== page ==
Shape

A shape trade mark is a trade mark which consists of three-dimensional shape used to distinguish the goods of one trader from the goods of other traders. The ability to distinguish the goods or services from those of other traders is key to any sort of trade mark, as that’s precisely what a trade mark is – a distinctive sign (which can include shapes) that distinguishes one traders’ products or services from others. Probably the most well-known shape trade mark is the Coca-Cola contour bottle

Design of the product.

The Apple phone’s design is one great example of a trademark. The design can easily be identified by consumers exclusively belonging to Apple products. For a design to be protected it must not be functional. For instance shoelaces on a shoe cannot be protected as part of a trademark because that may limit the functionality of the lace.

Layout of the store

The layout of a store can be protected as a trademark. A great example is the Apple store. If a consumer steps into it without reading the brands name they are able to identify that it’s an Apple store.

Another great example is a winery store layout which is unique and not similar to the traditional winery layout that are dark.

Traditional winery layout

Trademarked layout.

Building Design

The design of a building can be protected as a trademark to distinguish it from other buildings and to mark a certain brand. Such a building is the Pizza Hut building.

Motion marks

The movement of a product can be used to protect it as trademark. For instance if the motion includes lighting like the hot doughnut logo showing what happens when light is added.

Another great example is the Lamborghini door. The trademark protects the backward motion of the door as its being shut.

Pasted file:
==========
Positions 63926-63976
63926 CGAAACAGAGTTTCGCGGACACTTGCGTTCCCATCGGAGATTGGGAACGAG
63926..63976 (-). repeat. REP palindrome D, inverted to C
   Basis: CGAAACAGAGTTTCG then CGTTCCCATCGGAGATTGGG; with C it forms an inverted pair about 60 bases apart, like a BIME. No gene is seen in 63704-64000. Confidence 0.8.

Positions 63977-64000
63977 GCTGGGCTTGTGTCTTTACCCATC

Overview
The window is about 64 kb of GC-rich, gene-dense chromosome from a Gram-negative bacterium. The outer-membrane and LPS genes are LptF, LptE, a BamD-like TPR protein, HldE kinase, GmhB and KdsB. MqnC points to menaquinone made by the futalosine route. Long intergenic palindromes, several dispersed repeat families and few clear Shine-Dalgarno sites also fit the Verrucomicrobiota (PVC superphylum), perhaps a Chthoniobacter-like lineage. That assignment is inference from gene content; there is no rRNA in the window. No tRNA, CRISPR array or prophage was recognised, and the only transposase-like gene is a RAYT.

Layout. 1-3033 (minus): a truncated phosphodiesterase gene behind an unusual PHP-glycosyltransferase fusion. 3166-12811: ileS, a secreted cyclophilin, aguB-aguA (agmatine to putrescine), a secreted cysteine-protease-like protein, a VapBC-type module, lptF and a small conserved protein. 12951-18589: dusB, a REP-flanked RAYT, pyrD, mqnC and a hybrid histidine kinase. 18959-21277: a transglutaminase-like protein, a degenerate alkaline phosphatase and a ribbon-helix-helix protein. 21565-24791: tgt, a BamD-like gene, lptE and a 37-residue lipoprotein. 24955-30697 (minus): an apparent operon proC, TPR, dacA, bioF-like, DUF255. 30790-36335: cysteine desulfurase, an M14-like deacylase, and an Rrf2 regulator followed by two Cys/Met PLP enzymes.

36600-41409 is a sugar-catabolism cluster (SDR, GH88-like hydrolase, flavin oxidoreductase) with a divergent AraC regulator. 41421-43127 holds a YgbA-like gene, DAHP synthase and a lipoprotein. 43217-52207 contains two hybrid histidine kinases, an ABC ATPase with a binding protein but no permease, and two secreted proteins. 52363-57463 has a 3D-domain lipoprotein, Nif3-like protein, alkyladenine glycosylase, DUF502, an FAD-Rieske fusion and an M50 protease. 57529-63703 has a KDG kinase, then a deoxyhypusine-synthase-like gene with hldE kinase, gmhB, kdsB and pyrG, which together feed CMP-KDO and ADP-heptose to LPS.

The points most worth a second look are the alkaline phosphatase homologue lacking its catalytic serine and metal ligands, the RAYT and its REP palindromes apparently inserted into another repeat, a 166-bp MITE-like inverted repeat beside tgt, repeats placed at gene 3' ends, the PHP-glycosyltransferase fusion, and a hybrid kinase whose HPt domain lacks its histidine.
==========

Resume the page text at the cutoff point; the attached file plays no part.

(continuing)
Non visual marks

Sound marks

Certain sounds are used by specific brands as a brand mark and to distinguish between different brands. Such sounds can be protected to distinguish these brands from others. A great example is the Metro Goldwyn Mayer’s lion roar.

Scent marks.

Certain distinctive scents are used to mark specific brands. A brand’s scent can be marked as a trademark because it distinguishes it from all other brands. A great example is the Play-Doh. Without even looking at the brand’s name when Play-Doh is opened in an area it’s easy to identify it by its scent.

Tactile marks

These are marks that can be felt on a product that distinguish the product from other brands. These marks can be protected as trademarks. By touching these products one can easily identify them without necessarily knowing the name. For instance leather marks on a bottle.

Certification marks

These are marks not owned by the people who use them. The owners of these marks are third parties who certify the products and make available the marks to all people who meet certification requirements. The owners benefit from this by being paid a fee by the users of those certification marks. Examples are:-

Collective marks.

Trademarks or service marks for cooperatives, associations, or other collective organizations. For example the Certified Public Accountant mark.

Trademarks both registered and unregistered must be

• Used in commerce

• Distinctive

• Not functional (if trade dress)

Registered Trademarks

These are marks that are federally registered on principal or supplemental register. They are indicated by a circle surrounding an R as shown below.

Unregistered marks

These are marks which the owners believe are trademark. They communicates that the name & design are under the owner’s property. They are represented by a circle surrounding the letters TM as seen below.

Five bases of trademark registration.